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Has your property been abandoned?

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Does this really happen? Will a tenant abandon their property? It does, and that is why there is very specific legislation to cover it. It is actually an offence if a landlord doesn’t deal with
an abandoned property in an authorised way and they could be fined up to $2,500.

Landlords must abide by the Residential Tenancies Act 1995 and the changes introduced over the last few years which include procedures for dealing with abandoned personal documents.

What to do once you have determined the property has been abandoned.

It is critically important a landlord/agent establish first whether or not a property has been abandoned by the tenant, otherwise an application to Tribunal would be required.

What happens to personal possessions left behind by the tenant?

Changes in the Act address the landlord’s responsibilities in regard to the treatment of
abandoned goods including:
– perishable goods
– goods left behind: valuable vs non-valuable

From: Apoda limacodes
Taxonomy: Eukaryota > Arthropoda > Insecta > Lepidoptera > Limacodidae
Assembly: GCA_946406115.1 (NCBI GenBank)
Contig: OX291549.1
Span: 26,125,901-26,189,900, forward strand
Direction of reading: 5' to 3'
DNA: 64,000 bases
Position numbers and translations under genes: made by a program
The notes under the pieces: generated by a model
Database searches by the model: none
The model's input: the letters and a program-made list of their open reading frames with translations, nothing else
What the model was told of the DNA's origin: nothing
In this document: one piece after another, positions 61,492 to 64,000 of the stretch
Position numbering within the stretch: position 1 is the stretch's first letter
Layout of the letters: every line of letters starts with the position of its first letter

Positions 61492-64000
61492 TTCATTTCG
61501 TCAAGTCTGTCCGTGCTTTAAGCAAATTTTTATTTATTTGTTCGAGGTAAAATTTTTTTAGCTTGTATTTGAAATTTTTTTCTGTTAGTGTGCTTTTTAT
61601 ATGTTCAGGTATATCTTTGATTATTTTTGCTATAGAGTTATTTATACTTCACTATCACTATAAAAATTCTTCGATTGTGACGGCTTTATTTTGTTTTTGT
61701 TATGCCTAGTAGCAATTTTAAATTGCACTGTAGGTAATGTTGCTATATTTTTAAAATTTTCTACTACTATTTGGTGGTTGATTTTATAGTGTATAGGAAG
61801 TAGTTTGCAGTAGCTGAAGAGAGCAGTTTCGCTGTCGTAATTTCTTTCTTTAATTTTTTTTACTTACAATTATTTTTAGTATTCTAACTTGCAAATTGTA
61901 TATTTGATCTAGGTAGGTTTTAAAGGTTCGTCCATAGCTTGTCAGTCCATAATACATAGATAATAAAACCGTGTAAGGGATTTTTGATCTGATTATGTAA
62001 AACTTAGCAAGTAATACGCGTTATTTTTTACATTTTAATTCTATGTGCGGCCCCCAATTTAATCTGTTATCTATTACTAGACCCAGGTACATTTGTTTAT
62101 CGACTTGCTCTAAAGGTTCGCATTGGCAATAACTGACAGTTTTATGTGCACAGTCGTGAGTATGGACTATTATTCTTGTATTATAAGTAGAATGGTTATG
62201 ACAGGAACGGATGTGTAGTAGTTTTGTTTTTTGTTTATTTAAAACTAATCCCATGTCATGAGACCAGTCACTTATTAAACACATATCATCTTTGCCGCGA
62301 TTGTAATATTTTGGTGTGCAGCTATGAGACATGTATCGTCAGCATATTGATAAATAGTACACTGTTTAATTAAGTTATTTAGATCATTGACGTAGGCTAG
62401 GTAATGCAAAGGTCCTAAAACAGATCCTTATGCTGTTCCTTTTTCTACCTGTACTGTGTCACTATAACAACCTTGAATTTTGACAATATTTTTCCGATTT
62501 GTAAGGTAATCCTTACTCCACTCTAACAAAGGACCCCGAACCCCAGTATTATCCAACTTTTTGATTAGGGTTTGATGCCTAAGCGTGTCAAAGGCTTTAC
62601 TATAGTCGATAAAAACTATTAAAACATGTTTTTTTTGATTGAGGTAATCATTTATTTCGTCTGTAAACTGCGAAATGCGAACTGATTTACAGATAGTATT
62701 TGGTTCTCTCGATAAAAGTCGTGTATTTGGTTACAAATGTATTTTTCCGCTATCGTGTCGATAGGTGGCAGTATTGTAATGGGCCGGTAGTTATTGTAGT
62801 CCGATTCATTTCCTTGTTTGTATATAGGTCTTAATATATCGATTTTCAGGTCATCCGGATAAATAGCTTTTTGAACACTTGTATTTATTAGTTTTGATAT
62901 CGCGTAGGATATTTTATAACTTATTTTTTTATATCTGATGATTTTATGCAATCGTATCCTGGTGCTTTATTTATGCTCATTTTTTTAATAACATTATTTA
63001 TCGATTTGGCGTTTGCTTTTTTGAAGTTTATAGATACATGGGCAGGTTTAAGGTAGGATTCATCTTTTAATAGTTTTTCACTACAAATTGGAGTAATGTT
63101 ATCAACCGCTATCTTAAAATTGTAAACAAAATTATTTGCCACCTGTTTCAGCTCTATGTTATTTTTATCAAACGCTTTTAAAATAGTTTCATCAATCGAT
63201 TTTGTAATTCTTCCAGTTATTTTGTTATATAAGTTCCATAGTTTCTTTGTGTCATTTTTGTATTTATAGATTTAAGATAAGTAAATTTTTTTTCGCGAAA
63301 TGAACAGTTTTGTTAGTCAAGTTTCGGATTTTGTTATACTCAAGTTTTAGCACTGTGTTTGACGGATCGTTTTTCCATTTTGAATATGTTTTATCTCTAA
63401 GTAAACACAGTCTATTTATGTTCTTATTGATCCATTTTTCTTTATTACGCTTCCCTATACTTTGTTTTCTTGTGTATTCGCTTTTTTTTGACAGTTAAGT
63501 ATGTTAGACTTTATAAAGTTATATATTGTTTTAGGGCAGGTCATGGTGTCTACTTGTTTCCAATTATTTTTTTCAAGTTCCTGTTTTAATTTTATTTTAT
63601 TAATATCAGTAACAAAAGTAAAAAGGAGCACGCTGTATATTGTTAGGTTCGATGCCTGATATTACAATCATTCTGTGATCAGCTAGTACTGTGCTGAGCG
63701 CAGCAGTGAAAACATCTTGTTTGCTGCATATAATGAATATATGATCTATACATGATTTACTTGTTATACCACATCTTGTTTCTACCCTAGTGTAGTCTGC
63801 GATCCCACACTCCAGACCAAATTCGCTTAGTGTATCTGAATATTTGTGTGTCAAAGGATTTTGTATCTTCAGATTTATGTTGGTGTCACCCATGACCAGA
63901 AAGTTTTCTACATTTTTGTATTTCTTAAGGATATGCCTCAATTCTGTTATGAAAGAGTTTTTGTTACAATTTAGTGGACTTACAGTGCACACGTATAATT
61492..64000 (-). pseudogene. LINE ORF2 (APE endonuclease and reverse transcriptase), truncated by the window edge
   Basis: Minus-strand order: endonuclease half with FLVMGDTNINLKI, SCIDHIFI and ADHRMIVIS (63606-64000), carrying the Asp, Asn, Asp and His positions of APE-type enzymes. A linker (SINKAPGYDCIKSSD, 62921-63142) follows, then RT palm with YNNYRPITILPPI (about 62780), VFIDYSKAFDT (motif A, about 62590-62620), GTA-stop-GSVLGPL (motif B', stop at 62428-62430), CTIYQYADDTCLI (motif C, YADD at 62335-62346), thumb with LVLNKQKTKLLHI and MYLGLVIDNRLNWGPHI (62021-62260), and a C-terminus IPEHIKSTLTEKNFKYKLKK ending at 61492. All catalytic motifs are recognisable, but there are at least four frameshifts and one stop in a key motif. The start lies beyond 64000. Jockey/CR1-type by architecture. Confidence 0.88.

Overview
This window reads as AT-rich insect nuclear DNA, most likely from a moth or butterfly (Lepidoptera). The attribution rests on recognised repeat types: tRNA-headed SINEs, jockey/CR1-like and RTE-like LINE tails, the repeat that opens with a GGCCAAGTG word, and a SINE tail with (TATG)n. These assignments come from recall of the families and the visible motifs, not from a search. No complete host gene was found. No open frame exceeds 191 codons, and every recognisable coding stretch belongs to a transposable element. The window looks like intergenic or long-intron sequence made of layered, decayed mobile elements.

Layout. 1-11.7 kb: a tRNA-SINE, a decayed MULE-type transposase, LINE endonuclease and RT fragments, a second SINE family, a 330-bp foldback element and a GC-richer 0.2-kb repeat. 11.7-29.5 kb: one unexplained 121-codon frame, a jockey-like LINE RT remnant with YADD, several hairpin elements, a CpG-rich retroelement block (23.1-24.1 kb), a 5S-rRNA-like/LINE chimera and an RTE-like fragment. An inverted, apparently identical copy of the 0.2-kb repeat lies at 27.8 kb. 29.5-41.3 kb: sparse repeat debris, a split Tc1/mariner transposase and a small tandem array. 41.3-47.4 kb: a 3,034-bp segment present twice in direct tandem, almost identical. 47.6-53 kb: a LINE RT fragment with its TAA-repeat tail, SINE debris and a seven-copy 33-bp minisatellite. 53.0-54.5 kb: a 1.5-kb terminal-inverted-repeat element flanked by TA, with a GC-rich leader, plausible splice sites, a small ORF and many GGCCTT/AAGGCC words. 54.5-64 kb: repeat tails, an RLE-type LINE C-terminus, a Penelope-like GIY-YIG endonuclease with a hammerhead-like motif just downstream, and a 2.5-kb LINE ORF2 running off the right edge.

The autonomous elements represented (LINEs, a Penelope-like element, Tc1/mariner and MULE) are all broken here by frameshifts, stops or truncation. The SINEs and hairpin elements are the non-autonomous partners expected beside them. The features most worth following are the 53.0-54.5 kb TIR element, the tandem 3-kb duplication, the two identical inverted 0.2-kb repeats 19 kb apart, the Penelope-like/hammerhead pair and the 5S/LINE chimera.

– personal documents
– pets.

Ensure you follow the correct process when handling abandoned property.

The landlord/agent must be aware of ensuring the processes are followed when handling abandoned property and what their responsibilities are in contacting the former tenant or even a Tribunal bailiff, if required. Generally, there are usually clear signs if a tenant is in financial difficulties. Tenants are encouraged to maintain good communication with their landlord/agent at all times.

Any concerns? Don’t put yourself at risk.
If you have any concerns about the likelihood of dealing with an abandoned rental property, consult a rental specialist to assist you, and don’t put yourself at risk. Being in possession of all the facts will make the situation easier to deal with.

If you own an investment property and want peace of mind,
contact Lisa Akeroyd of Barossa Rental Specialists on
0414 335 660 to discuss your rental management strategy.

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